To consistently succeed on public lands under pressure, hunters must go where the deer are and other hunters are not. This flexible style of mobile search can mean moving to a new place every time you feel like it.
But if you’re wearing a climber or pendant every time, it can become a real grind, especially when you’re logging a few significant miles to your next spot. You’ll arrive at the ambush site sweaty, sore, and exhausted before the hunt begins.
Trimming a few ounces here and there from your tree base setup could lighten the load and have a big impact on your overall enjoyment. These simple swaps can make loading, setting up, and tearing down much easier for mobile hunters.
change your seat
Most tree stands come with a bulky, uncomfortable cushion that is noisy and adds unnecessary weight. These seats often freeze in cold weather or become chew toys for squirrels when left outside.
Removing the factory seat and replacing it with a lighter alternative can shed some weight and leave you with a quieter, more comfortable setup. You can easily tie your own mesh, webbing, or netting to create a versatile seat, or purchase a hammock-style seat.
If you do it yourself, you can make this cheap solution for a few dollars. Just make sure the materials you choose are rated for the weight you’ll be placing on them, and use as many tie-down points as possible to ensure your seat is secure.
Attach with AmSteel
If you drag a pendant and climb sticks in the woods every time, chances are you’re messing with heavy straps with noisy hardware. Try swapping these cumbersome materials with easy-to-use AmSteel.
Compact and lightweight, AmSteel has the best strength-to-weight ratio with minimal stretch and maximum wear resistance. Braided Dyneema fibers make AmSteel cable incredibly durable and capable of holding as much as a steel cable at around 15% of the weight.
Some manufacturers sell specific AmSteel designs for tree supports to replace straps, bungees, bow hangers and other components. It is also available by the foot so you can create your own custom AmSteel configuration. Be sure to follow the instructions for proper splicing of AmSteel so that the fibers maintain their integrity.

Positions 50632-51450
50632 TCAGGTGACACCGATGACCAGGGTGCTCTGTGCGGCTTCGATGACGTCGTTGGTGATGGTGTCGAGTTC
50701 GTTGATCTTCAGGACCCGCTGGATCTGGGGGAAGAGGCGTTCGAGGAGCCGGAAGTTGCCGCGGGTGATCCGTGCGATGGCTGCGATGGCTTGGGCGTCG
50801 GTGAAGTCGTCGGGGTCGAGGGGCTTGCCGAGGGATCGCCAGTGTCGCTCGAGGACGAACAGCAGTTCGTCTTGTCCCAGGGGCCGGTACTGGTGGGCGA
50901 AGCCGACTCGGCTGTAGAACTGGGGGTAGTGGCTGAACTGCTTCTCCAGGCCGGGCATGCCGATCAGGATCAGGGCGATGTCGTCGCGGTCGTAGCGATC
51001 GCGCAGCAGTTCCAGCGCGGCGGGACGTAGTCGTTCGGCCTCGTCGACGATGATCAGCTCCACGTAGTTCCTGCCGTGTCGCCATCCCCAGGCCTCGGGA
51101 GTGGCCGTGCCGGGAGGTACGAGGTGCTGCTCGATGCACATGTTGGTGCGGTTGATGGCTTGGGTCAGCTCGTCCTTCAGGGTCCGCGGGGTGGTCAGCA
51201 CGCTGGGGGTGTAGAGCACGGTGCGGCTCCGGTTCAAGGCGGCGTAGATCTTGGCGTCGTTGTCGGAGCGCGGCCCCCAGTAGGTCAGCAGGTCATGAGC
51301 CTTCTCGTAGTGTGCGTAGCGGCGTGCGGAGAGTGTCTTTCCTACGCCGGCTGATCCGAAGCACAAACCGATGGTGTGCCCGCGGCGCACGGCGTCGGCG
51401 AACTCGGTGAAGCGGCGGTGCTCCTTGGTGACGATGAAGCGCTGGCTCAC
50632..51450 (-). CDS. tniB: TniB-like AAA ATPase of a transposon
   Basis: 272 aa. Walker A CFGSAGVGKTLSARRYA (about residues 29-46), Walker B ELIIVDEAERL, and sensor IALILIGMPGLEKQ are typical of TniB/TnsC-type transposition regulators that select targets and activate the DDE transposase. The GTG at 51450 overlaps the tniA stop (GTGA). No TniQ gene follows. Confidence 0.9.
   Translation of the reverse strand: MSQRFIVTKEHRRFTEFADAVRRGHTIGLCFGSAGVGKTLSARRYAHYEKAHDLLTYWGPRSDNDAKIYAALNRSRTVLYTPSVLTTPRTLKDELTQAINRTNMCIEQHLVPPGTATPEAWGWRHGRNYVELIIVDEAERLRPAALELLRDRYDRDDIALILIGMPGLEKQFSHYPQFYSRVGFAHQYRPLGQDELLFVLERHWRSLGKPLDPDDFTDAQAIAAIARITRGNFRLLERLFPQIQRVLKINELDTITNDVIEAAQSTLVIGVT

Getting up 20 feet off the ground on a hangout usually requires four or more climbing poles. At a couple of pounds per club, that weight can add up quickly.
But hunters can climb higher with fewer sticks by adding some sort of packable assist device. Constructed of webbing, rope or AmSteel, Climbing Aids can extend the reach of each climbing pole by one or two steps. They can remain attached to a climbing pole, or you can move them with you as you climb the tree. And they weigh a fraction of most climbing poles.
Growing rapidly in popularity among bowhunters, climbing aids are available from various manufacturers, but they’re also easy to make at home with just a few supplies.
Switch to a saddle
Bowhunting from a tree saddle has become the tactic of choice in the last couple of years, but these lightweight systems have been around for decades. Using a series of ropes, climbing tools, a saddle, and a compact platform or ring of tree steps, this elevated style of hunting is ideal for sneaking on public land.
While the average climber or suspended setup could easily top 20 pounds, most saddles weigh in at 1-2 pounds like a feather. Throw in all the necessary accessories and you could still be looking at a setup under 10 pounds.
In addition to significantly reducing weight with the correct setup, arbor mounts also reduce bulk, provide more angle of throw opportunities, and can be much quieter than their all-metal counterparts. If you’re sick of lugging around a heavy tree, consider switching to a saddle.
Taking some weight off your mobile hunting setup might save you some pain and energy, but don’t sacrifice safety to save a few ounces. Make sure your tweaks don’t change the structural stability of your stand and be aware that modifications could void your warranty.
Never overload materials above their weight rating. And just as you monitor the condition of your bracket and steps, regularly check any modifications for signs of wear.